Tag Archives: Swindon Festival of Literature

What the kenning? – Matt Harvey, writing workshop

21 May
Matt Harvey at the Festival Finale

Matt Harvey at the Festival Finale

Kenning, according to Matt Harvey, is a way of describing things and their function through creative language and metaphor.

Make sense? No, me neither at first. But, as he explained further it did, with his sharing of work and examples along the way: blood as battle dew, clouds as God’s pocket fluff, and slugs as soft-horned invisigoths.

It is a process that is taught to children. Books are even written about it: Valerie Blooms’  Things to do with Kids Kennings an example of one Matt explained. And, it was to be an important part of our first task. This was a workshop after all; a fact which I had appeared to have forgotten over a leisurely lunch and a spell in the sunshine in the serene surroundings of Lower Shaw Farm. Continue reading

Swindon Think Slam – prompting thought as opposed to answering questions

21 May
Martin Hawes

Martin Hawes

Will Self shared at his talk on Tuesday his fear that some people attend Literature Festivals in lieu of reading – as if an author event will provide a quick literature fix. And at my first Think Slam, I was conscious of doing just that.

I am not well versed in philosophy. An ex-partner who studied a degree in English and philosophy once joked to friends: “she thought that Plato was a ceramics company.” I didn’t – honestly – but it was a low blow to someone uninitiated to the subject.

Therefore, as a way of introduction, I was grateful to hear that the evenings’ second competitor, George Dowling, would be answering the question What is Philosophy? Continue reading

Dad’s the word at father-themed festival event

20 May
Dr Anna Machin and Rebecca Stott

Dr Anna Machin and Rebecca Stott

My mind was still reeling from the subject of kids – or rather Kids Company and its charismatic founder Camila Batmanghelidjh – when I sat down to listen to two authors talk about fatherhood.

Dr Anna Machin was billed to talk about The Life of Dad: a study of the changing nature of fatherhood, and the physical psychological changes a man goes through when he becomes a dad.

The changing nature of fatherhood, huh? I guess 50 years ago I might have come home from work, hung up my trilby and trenchcoat, pulled on my slippers, and smoked my pipe while my wife put tea on the table. The children – if they weren’t reading books or painting a go-kart – would be playing with tin toys at my feet. Continue reading

Another Girl Another Planet

18 May
Libby Jackson

Libby Jackson

Space travel’s in my blood
There ain’t nothing I can do about it
Another Girl Another Planet – The Only Ones (1978)

The entertainment industry has always been better at putting women into space than the scientific community, and when women have left the earth’s atmosphere – or even got close to the launchpad – their achievements are likely overshadowed by those of their male counterparts.

Star Trek’s Lieutenant Uhura (1966) Jane Fonda’s Barbarella (1968), Ripley from Alien (1979) and Aliens (1986), Sandra Bullock’s Ryan Stone from Gravity (2013) – we know and love them all. But Valentina Tereshkova? Svetlana Savitskaya? Liu Yang? Show of hands… Anyone?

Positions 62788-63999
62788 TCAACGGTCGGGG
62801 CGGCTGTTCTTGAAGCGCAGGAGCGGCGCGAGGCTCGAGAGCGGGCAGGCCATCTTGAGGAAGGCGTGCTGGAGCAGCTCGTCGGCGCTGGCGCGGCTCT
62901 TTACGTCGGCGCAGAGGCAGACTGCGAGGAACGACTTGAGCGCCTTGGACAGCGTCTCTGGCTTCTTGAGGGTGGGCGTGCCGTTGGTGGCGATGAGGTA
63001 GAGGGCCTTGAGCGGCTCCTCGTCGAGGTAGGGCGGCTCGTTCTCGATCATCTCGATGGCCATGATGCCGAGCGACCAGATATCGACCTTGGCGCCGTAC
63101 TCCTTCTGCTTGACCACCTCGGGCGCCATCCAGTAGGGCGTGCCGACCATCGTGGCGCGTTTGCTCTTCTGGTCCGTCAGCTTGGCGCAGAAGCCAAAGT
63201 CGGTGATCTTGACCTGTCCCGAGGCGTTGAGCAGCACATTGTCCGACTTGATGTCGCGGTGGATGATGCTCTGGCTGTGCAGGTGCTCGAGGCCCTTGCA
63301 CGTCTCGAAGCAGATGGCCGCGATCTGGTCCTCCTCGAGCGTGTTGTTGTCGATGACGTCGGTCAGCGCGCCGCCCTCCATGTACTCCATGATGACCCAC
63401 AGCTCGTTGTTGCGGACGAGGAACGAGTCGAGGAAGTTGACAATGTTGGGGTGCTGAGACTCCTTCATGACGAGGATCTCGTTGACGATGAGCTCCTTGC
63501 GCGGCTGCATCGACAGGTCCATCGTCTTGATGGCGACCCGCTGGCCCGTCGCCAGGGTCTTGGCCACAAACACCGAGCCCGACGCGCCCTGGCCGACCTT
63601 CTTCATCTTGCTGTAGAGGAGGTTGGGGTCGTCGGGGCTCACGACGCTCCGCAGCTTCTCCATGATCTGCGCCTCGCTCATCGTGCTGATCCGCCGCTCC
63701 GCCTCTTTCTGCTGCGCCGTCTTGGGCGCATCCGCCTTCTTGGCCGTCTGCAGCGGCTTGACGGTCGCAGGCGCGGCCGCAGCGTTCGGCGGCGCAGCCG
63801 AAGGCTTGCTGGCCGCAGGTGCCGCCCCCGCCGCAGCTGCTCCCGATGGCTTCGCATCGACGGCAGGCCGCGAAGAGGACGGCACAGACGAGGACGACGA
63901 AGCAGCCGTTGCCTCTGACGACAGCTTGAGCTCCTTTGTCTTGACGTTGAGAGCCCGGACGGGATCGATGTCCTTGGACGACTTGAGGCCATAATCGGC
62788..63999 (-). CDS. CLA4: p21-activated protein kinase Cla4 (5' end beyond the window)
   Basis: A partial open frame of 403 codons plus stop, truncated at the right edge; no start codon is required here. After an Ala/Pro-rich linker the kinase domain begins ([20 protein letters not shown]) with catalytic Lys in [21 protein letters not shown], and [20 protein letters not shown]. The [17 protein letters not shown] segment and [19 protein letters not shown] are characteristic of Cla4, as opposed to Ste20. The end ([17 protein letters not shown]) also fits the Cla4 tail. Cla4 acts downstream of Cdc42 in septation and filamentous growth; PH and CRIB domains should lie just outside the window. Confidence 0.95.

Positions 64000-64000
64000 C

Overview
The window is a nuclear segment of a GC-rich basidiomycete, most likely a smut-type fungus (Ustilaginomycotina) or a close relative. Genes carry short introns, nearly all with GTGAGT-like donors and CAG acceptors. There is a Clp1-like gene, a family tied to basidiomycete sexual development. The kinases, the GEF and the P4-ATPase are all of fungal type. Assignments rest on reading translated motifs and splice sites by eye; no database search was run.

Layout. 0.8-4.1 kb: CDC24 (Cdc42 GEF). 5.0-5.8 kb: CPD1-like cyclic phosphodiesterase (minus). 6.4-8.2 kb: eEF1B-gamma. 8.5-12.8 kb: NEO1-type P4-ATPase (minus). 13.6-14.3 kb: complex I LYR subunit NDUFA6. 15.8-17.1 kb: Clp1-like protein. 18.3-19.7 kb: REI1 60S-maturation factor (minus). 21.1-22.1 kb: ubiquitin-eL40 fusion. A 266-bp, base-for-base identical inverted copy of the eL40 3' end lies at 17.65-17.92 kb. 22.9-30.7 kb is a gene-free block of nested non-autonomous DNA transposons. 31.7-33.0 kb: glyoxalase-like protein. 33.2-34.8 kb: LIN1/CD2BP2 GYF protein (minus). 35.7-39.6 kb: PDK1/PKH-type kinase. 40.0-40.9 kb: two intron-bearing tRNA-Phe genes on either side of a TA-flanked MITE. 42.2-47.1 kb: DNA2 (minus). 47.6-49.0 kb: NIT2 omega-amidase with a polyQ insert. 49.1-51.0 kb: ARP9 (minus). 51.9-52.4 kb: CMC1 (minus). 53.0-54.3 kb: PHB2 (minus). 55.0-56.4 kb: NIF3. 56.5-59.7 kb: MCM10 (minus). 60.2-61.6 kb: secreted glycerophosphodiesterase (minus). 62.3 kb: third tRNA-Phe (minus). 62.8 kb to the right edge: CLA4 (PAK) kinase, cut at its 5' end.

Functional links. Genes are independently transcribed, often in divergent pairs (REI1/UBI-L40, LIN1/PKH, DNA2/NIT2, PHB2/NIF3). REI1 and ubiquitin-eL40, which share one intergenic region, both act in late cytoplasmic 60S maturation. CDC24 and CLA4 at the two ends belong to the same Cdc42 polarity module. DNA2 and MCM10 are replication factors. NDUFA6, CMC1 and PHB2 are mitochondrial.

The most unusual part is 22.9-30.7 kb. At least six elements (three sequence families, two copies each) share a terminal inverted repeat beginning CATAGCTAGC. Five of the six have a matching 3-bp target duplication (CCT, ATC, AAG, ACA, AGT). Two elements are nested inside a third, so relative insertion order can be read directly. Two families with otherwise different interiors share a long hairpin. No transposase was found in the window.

Author Libby Jackson touched down at Swindon Festival of Literature on Thursday to help celebrate some of these unsung women (as an aside, she didn’t have to travel 25 trillion miles to get to the Arts Centre – unbeknownst to those who booked her, she lives in Swindon’s Old Town). Continue reading

Camila Batmanghelidjh treats festival crowd to an unexpected conspiracy thriller

17 May
Camila Batmanghelidjh

Camila Batmanghelidjh

Barely pausing for breath, Kids Company founder Camila Batmanghelidjh took her audience on a roller coaster ride of conspiracy and intrigue when she appeared at Swindon Festival of Literature on Wednesday.

I’ll admit, I was expecting an exploration of what went wrong at Kids Company, and why.

I was fairly sure I wouldn’t be hearing an apology. After all, Camila ends her book Kids – Child protection in Britain: The Truth with the line ‘je ne regrette rien’.

I guessed blame for the failure of the charity might have been laid at the door of civil servants – after all, that’s exactly what she was doing the day after Kids Company folded, on her whistle stop damage limitation tour of any broadcast outlet that would give her airtime.

What I wasn’t expecting was a tale of sinister forces taking down a high-profile charity to damage the credibility of then-prime minister David Cameron. Continue reading

Swindon should get knitted

17 May
Charles Landry

Charles Landry

Swindon should get knitted. It’s a sentiment that Swindon’s Stitch N Bitch ladies would no doubt agree with.  Charles Landry, author of The Civic City in a Nomadic World,didn’t exactly say that of course. But he did say, when asked his feelings on Swindon, that it is:

  1. The most difficult place to navigate he’s come across and
  2. It somehow doesn’t feel quite knitted together – that it lacks cohesion.

I reckon he’s got a point.  #SwindonIsAwesome – lots of fabulous things and fabulous people. But I can see what he meant. Continue reading

Will Self ponders anti-Semitism, punctuation, and whether flowers are the souls of bunny rabbits

17 May
Will Self

Will Self

Will Self has been described in many ways, but perhaps not often in the way he introduced himself, as a sunshine-filled Jeeves and Wooster character who believes, with a warm heart, that “flowers are the souls of bunny rabbits”.

Luckily, most of us in the audience were long enough in the tooth to see the sardonic humour bristling away, and not for a minute about to fall for such a feeble attempt at dislodging us from our understanding of the blunt nature of Will Self: author, raconteur, journalist, one-time stand-up-comedian, reviewer, and as he himself puts it, opinion monger.
Continue reading